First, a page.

- Dr Thokozani Mhlambi is set to host a free international concert from Paris
- The 35-year-old KZN-born composer and cellist hopes to unite people from all over the world through his music
- Mhlambi understands his responsibility as an artist to be a voice for those who are not heard in times of need
An accomplished cellist, Dr Thokozani Mhlambi, is set to host a free international concert later this month live from Paris, celebrating an African legacy.
The 35-year-old KZN-born composer and cellist, who is currently based in Paris, is set to showcase Indlela Ebheke e-Azania on 23 July – his latest musical offering – after having released his debut album, Zulu Song Cycle, last year.
Briefly.co.za sat down with Mhlambi to get to know him a little better and ask a few questions about his Paris live stream.
Mhlambi is not your usual musician. Apart from playing the cello, singing and composing his own songs, Mhlambi also uses his art and exhibitions in order to convey African stories/philosophies.
Speaking on two topics that have the world buzzing at the moment, #BlackLivesMatter and Covid-19, Mhlambi feels that it is his responsibility as an artist to be a voice for those who are not being heard and to help others through these difficult times by providing hope through his music.
“It is an opportunity to comment on the difficult situations faced by human beings, and at the same time art must amplify on those issues so that it shows to society the questions the answers hide, those which are hidden from people's eyes due to fear (about the virus, or fear of police).”
When asked ‘How do you think that your ‘educational’ artistry can be used to fight stereotypes, racism and misconceptions about Africa?’, Mhlambi referred to some of SA’s greatest struggle artists who used their songs to encourage hope, drive equality and reinforce what people were fighting for.
He believes that it is time SA’s struggles are heard on an international gramophone and artists like himself are able to make it happen.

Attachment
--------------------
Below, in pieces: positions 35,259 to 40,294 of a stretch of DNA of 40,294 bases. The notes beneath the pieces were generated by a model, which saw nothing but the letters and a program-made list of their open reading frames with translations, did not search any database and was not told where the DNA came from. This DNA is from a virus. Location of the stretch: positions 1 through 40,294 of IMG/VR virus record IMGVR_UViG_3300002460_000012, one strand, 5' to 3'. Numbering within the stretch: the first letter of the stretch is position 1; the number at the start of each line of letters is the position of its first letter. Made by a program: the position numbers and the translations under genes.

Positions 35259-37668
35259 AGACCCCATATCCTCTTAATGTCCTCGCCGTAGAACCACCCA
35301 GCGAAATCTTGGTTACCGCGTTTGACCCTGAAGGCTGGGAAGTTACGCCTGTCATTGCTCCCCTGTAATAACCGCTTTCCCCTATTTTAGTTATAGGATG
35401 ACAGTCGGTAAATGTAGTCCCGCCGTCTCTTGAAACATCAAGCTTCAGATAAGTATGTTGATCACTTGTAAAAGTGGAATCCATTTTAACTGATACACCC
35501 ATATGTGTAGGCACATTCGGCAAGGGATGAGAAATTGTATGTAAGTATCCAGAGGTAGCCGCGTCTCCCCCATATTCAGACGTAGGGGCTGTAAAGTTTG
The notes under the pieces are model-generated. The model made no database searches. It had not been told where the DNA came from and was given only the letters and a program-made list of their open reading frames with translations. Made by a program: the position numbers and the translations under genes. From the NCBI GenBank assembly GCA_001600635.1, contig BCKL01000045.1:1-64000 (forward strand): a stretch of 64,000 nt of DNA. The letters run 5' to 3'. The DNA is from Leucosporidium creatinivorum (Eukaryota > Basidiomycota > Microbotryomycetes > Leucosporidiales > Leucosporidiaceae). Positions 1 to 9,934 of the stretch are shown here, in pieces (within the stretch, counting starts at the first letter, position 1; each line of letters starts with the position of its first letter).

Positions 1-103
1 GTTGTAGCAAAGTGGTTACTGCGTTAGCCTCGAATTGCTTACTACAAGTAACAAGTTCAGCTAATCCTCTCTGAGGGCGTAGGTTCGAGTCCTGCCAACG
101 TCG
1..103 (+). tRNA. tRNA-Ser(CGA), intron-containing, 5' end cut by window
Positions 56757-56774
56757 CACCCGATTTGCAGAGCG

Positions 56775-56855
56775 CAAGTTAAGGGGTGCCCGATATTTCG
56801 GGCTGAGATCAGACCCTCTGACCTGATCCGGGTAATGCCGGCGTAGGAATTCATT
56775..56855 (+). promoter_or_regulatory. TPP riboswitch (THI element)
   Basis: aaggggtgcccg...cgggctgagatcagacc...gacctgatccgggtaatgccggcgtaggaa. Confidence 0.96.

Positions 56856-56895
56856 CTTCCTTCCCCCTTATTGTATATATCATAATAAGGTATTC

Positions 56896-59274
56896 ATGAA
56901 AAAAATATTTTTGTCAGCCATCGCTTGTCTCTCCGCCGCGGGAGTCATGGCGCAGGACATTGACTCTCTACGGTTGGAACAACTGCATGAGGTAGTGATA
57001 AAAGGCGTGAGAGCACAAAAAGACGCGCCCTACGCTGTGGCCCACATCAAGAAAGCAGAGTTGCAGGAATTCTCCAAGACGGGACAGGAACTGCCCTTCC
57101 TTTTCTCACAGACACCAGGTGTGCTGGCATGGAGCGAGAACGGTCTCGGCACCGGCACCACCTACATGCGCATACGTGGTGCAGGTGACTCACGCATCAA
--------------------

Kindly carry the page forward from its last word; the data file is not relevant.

“The extent to which people are able to use what you called 'educational artistry' will be revealed in their level of confidence. It goes without saying that African stories will inspire confidence in the minds of its listening audience: resulting in innovations in technological and political life, in other words, the order in the organisation of human life.”
Mhlambi just wants to unite people with his music and that is all he hopes to achieve from his Paris performance. Creating unity between different cultures, races and origins is the goal.
Speaking on the virtual concert movement that the coronavirus has started, while Mhlambi does not think anything could ever replace the raw and realness of live music, he does see how virtual concerts may continue even after this pandemic dies down.
It has given artists the ability to perform all over the world without having to get a booking or raise the funds to get their name out there. Lastly, but certainly not least, when asked what his message to the people of Mzansi was, Mhlambi said:
“Use the time to develop a new skill/craft. In Zulu, they say "Indlu yegagu iyanetha", which illustrates that there is always room for creativity and that even in a difficult situation, there is an opportunity.”
Mhlambi’s Paris performance is set to take place on 23 July at 8pm.
Briefly.co.za previously reported that the massive One World concert featured some of the biggest names in entertainment. Mzansi's stars rubbed virtual shoulders with the celebs during Saturday night's special event.
The proceeds of the One World: Together at Home concert went to the World Health Organization's Solidarity Fund. The first celeb from Mzansi to perform was Black Coffee, who delivered his international hit Drive.
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